By Erin Sherbert
By Erin Sherbert
By Leif Haven
By Erin Sherbert
By Chris Roberts
By Kate Conger
By Brian Rinker
By Rachel Swan
To put it plainly, Zedillo was afraid of being portrayed as a yanqui puppet.
"The president understood very well that he would lose more political capital with a decision to cancel the project than with a decision to sustain it -- this is absolutely the case. This is because he's President of Mexico, not President of U.S. Radical Nongovernmental Organizations, and they were the only ones who were going to be happy with this decision," Carabias says. "So he was very clear about acknowledging that this decision was going to be made at a very high cost."
Carabias had been appointed to Zedillo's Cabinet as a técnico -- an independent academic expert in her field without political experience or ties. As a result, the Environmental Ministry was Mexico's runt Secretariat. It was the one that had to make the most noise in order for its advice to be considered in key decisions.
In New Times' special project "Shades of Gray," reporters from several of our papers have traveled from Siberia to Mexico to tell the complex tale of a creature whose annual migration -- at 12,000 miles round trip -- is the longest by any mammal.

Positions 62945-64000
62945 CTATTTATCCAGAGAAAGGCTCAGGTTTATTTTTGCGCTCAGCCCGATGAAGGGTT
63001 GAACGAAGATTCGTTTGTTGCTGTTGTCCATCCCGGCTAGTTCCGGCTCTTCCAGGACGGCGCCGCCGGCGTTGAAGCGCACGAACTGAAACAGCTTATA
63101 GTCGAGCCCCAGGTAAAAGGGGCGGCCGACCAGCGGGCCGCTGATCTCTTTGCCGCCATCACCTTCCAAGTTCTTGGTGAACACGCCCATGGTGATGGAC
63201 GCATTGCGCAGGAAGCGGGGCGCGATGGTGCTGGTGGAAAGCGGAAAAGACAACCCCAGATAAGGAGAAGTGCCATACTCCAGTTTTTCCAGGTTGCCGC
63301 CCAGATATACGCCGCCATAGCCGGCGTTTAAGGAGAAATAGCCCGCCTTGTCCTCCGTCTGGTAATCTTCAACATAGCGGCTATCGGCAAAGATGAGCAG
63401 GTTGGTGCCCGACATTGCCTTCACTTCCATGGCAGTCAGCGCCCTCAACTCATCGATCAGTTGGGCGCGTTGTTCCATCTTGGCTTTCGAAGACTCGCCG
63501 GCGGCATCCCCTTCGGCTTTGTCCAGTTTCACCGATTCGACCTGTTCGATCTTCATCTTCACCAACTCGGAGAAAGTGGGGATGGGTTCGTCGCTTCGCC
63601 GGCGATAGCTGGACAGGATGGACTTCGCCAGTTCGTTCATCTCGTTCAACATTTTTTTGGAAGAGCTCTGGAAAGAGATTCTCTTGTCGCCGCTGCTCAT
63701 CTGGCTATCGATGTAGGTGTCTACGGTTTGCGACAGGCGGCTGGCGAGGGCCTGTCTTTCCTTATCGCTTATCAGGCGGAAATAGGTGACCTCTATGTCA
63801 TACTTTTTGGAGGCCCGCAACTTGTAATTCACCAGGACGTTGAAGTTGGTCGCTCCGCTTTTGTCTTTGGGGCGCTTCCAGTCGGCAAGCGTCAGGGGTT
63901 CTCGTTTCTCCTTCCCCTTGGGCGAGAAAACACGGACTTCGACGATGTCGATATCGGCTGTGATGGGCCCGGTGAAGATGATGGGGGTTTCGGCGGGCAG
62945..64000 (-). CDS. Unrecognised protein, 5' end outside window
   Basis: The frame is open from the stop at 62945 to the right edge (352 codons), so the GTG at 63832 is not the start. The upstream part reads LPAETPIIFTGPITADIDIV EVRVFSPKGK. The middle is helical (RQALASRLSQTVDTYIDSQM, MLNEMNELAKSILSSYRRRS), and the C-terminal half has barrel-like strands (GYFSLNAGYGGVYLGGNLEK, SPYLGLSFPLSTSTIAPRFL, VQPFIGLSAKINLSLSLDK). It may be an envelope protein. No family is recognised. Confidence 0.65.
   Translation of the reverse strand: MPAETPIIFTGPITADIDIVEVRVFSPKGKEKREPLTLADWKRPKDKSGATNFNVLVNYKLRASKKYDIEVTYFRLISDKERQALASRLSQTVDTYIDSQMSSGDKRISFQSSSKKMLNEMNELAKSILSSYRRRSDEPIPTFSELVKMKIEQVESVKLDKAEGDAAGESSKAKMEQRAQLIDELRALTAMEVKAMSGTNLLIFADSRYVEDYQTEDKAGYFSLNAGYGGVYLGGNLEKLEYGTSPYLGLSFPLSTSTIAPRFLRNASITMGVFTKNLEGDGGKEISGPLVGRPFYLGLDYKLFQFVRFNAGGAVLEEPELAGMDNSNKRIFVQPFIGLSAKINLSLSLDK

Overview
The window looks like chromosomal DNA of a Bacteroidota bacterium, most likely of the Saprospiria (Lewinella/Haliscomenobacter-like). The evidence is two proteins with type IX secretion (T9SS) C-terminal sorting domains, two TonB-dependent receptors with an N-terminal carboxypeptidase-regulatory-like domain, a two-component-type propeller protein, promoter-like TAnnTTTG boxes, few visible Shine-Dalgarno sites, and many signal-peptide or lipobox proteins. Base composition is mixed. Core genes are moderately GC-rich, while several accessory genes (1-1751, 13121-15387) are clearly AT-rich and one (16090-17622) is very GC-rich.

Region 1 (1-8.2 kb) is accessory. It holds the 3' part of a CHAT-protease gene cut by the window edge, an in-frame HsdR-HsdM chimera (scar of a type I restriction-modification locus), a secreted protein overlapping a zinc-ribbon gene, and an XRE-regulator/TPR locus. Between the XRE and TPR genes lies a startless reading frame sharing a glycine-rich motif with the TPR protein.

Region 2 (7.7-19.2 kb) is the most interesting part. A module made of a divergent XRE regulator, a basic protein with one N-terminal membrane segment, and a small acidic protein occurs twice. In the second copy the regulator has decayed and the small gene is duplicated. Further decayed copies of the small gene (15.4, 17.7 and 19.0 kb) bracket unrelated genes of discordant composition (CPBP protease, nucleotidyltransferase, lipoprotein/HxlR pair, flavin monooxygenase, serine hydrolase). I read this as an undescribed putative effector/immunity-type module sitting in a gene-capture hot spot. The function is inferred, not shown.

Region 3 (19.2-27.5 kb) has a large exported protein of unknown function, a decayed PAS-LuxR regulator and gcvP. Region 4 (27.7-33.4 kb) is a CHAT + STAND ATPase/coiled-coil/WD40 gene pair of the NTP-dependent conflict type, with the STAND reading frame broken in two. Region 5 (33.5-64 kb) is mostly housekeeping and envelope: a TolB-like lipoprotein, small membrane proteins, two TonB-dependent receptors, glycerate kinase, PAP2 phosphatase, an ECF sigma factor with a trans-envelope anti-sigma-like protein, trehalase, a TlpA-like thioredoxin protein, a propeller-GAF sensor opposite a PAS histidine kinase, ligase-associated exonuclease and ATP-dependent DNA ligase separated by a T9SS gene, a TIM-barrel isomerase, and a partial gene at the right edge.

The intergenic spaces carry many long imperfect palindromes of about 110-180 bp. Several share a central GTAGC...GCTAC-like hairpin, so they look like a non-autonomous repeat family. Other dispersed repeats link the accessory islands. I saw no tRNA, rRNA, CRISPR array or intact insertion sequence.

In the case of the salt plant at Laguna San Ignacio, this meant that Carabias had to outshine Herminio Blanco, the tall, dashing commerce secretary. Blanco had gained prestige as Mexico's representative at the North American Free Trade Agreement talks, and within Mexico he had a reputation for arrogance. He was now chairman of the board of ESSA, the Mexico/Mitsubishi salt plant consortium, and he wasn't about to see his plans thwarted by touchy-feely environmentalism.
Carabias also had to battle a legion of regional politicians who vociferously supported the plant. "The people of Baja California wanted the project and used every possible platform to lobby for it; this was true for governors, congressmen, state economic ministers, and other state officials, manufacturers, and investors. They were all pushing together," Carabias says.
One letter, signed by 47 Southern Baja California state government officials, was typical: "We're confident you will reconsider your statement disqualifying the environmental impact statement," the letter said.
Though Carabias and her inner circle of aides objected to the plant, they couldn't openly advocate against it. This was, after all, a government-sponsored project presumably supported by President Zedillo.
It's often said that Mexico is a country of magnificent laws that are inconsistently enforced. For Carabias, this reality -- and the fact that her boss had made "the rule of law" a buzzword of his presidential administration -- proved a potent asset. Carabias could insist that Mitsubishi strictly adhere to Mexican environmental law without exposing herself to charges that she was a meddler or an obstructionist. Hence her ability to reject the Mitsubishi environmental impact assessment in 1995.